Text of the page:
If you’re a new plant mom you probably haven’t heard of a croton plant. By the end of this article, you will definitely learn a lot about croton plants and which type you would prefer to grow at home!
Croton is a large flowering plant genus in the Euphorbiaceae spurge family. Georg Eberhard Rumphius was the first to characterize and introduce the plants of this genus to Europeans. The popular ones for this genus include rushfoil and croton, however, it also belongs to Codiaeum variegatum. Croton is a botanical classification of plants that comprises herbs, shrubs, and trees.
A shrub endemic to Southeast Asia, is a well-known member of this genus. It has a characteristic of a perennial with woody stems and roots and brightly colored leathery, smooth-edged oval or lance-shaped leaves. These hues are typically mixed in blotching and stripping arrangements, and the plant’s pigment can evolve over time. The plants have a deep crimson tint to them. As a result, they rely on some other species for food. Chlorophyll is present in them, however, it is obscured by deep red pigmentation.
The croton is a minimal houseplant with multicolored leaflets that are splotched with green, crimson, orange, and yellow smudges. This is how to keep croton in your garden or at home in good shape. It is usually pest and disease-free, though they are susceptible to common houseplant pests such as mealybugs, spider mites, and scale insects.
Croton plants are available from over a thousand varieties. It has red, yellow, green, copper, orange, brown, pink, and ivory flowers that come in various of shapes and colors. The colors are evenly distributed across the entire leaf, resulting in a visually appealing plant. To grow, they require bright lighting and moist soil. Here are some of the more well-known varieties of these lovely plants.
Croton Zanzibar is a gorgeous Croton with brilliant green, yellow, red, and orange leaf that changes with the weather and lighting conditions. Zanzibar thrives in a shaded patio or indoor situation in mild frost-free areas, where it forms a lovely specimen in a showpiece pot. Plant in a semi-shaded, well-drained location in the garden, but it will withstand periods of full sun.
Zanzibar can reach a height of 3-4 feet. It has slender green, red, purple, orange, and yellow leaves and is an excellent contrast plant. It can even be used as a houseplant!
Croton ‘Petra’ (Codiaeum variegatum ‘Petra’) is a herbaceous plant in southern Asia and the island of the western Pacific. In other climates, it can be cultivated in pots and maintained indoors throughout the wintertime, although this species of croton plant favors hot, humid conditions. This interesting variegated plant takes additional care to stay healthy in all climate zones. Petra Crotons are easy-to-grow indoor plants with bright, colorful leaflets in shades of green, red, orange, and yellow.
Gold Dust Crotons
Gold Dust Crotons, also known as Codiaeum variegatum is a subtropical, evergreen shrub native to Indonesia, Southeast Asia, as well as the Eastern Pacific Islands. It is well-known for its vibrant and lovely foliage. It gets its name from the fact that its green leaves appear to be sprinkled with gold. It is a slow-growing plant that thrives in groups. This variety of croton plant is difficult to keep nutritious indoors. It demands a high humid environment. It’s also important to provide plenty of light and moisture in the soil for plants to thrive. This plant reaches a height of around 3 feet, making it the perfect addition to every room!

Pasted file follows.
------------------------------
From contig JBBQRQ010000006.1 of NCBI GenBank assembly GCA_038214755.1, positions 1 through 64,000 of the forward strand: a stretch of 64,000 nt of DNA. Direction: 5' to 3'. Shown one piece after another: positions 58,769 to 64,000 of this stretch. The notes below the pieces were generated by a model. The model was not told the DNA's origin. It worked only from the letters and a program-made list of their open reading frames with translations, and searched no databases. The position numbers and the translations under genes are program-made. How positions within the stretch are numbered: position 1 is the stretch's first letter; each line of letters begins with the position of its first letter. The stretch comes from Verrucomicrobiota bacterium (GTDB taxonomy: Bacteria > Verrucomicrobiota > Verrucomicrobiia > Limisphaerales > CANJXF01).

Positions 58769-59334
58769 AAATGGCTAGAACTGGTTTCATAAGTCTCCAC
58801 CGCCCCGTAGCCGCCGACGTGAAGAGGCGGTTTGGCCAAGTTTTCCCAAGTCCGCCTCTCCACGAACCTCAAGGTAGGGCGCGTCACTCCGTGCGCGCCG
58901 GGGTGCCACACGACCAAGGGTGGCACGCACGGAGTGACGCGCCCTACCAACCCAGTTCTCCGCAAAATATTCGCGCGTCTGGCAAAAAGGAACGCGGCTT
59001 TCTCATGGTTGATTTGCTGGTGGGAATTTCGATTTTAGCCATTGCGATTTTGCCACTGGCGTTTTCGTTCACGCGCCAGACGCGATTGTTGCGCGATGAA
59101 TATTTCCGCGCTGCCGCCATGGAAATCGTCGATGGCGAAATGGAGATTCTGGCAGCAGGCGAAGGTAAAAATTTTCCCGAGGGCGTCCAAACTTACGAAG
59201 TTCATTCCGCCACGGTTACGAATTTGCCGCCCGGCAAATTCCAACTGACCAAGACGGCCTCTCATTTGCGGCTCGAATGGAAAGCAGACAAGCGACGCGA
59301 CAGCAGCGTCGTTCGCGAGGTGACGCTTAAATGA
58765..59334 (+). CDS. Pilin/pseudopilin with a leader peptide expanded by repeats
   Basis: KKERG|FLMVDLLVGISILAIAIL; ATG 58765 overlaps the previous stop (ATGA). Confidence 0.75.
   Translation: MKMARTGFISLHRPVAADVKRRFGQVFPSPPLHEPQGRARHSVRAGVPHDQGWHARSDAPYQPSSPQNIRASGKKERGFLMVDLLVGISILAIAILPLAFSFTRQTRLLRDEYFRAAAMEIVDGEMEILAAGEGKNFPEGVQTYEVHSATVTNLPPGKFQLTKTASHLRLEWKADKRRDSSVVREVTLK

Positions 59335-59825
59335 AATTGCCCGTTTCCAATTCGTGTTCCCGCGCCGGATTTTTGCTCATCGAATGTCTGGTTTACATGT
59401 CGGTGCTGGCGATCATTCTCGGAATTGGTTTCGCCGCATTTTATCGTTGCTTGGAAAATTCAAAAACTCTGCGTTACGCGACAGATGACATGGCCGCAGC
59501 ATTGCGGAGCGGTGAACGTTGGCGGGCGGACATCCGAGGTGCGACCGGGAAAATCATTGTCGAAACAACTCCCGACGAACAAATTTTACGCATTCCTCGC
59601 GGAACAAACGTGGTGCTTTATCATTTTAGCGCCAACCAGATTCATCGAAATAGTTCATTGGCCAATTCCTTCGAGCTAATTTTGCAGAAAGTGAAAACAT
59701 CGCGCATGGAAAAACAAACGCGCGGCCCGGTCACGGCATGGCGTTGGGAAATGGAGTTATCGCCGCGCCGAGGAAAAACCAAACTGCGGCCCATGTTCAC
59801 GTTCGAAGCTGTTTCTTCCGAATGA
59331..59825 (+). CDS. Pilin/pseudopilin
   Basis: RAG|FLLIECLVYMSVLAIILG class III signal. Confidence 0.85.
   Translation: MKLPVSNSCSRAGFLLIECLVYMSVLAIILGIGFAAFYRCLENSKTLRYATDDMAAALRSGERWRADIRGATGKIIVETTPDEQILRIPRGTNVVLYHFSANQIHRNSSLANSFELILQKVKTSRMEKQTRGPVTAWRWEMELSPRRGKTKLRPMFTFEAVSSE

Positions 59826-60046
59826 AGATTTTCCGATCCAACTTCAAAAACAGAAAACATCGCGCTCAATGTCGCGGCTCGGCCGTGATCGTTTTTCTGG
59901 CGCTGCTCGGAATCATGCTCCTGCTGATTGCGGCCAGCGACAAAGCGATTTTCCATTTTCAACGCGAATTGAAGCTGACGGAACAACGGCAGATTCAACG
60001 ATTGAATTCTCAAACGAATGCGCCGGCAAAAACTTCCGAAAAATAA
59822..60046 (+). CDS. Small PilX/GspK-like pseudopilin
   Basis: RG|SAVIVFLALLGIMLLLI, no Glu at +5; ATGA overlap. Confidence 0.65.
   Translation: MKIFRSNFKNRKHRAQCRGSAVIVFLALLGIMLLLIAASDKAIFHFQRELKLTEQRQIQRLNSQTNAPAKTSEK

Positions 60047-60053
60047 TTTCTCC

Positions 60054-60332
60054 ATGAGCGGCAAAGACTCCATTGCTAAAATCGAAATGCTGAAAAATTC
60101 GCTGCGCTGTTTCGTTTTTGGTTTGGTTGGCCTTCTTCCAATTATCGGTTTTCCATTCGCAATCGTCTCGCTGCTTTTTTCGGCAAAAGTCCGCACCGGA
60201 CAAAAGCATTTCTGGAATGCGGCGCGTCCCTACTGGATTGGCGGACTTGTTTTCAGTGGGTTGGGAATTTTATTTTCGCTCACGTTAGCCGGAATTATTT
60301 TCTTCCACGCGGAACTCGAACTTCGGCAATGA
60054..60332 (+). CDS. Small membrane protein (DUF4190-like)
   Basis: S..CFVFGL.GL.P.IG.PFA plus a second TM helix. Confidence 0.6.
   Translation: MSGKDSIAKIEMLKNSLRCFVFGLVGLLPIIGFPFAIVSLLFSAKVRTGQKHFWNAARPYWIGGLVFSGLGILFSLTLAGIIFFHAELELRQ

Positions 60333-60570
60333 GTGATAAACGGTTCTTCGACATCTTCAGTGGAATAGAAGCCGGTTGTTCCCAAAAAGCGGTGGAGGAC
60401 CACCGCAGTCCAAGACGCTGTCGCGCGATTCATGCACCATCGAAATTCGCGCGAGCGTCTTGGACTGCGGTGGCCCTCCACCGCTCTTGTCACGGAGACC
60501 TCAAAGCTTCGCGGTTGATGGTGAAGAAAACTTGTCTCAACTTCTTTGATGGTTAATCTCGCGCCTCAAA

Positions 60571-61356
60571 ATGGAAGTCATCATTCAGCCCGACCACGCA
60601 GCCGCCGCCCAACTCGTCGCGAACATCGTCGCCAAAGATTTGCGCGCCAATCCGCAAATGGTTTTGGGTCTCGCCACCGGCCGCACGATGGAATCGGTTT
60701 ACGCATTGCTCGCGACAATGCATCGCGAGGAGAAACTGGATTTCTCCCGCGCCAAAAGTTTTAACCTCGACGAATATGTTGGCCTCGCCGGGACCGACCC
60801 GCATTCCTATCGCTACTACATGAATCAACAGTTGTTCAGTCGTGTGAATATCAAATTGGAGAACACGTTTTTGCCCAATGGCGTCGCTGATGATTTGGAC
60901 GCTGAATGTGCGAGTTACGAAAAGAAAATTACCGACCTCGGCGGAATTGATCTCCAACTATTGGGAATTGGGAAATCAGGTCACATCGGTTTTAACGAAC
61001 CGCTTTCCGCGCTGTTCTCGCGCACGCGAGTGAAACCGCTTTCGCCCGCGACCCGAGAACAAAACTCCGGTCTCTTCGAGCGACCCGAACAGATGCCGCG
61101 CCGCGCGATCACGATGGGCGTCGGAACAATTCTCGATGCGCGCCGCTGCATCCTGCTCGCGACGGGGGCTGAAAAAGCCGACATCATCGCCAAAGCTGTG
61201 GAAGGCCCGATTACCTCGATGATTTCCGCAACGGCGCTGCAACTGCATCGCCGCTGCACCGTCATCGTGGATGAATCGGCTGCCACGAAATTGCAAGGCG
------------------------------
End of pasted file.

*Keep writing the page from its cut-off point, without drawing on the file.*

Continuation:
The Codiaeum variegatum ‘Banana’ is shorter than others in its genus, but no less lovely. Because of its unusually multicolored and structured leaf, it’s been dubbed the Banana Croton. The 4″ Banana Croton (Codiaeum variegatum) plant is a vibrant, humid houseplant that is becoming widely attractive. The Banana Croton can be found in the Pacific Islands, Malaysia, and Northern Australia. The vibrant colors of the foliage draw attraction to the plant, and it goes with any style of design. This type of croton is a perfect gift for a plantswoman.
Nice To Know
Croton’s vibrant, and at times shifting, leaves symbolize transformation. It’s the ideal gift for a college-bound child, a house move, or retirement.
All parts of this plant are poisonous—especially the seeds—so it is not recommended to be near pets or children. Croton releases a milky sap once it is damaged, which can cause inflammation. Encounter with the juices or nectar of these plants, or a traumatic amputation inflicted by the thorns, can cause a skin rash or irritation. Minor symptoms such as rash, vomiting, or diarrhea may occur after ingestion.
Croton is a popular houseplant with vibrant, colorful foliage. The leaves are thick, leathery, lustrous, and are indeed very gorgeous. Most people love to grow a houseplant indoors or outdoors because it gives them a feeling of peace and keeps them away from stress. Indoor plants have indeed been proved to boost moods, promote creativity, relieve stress, and remove harmful emissions, allowing for a richer, happier you. Indoor plants don’t just look good—they can make us feel good, too. Caring for houseplants is a quiet, peaceful activity that can give us time and space to think, or distract us from the constant hustle and bustle of our work or social lives.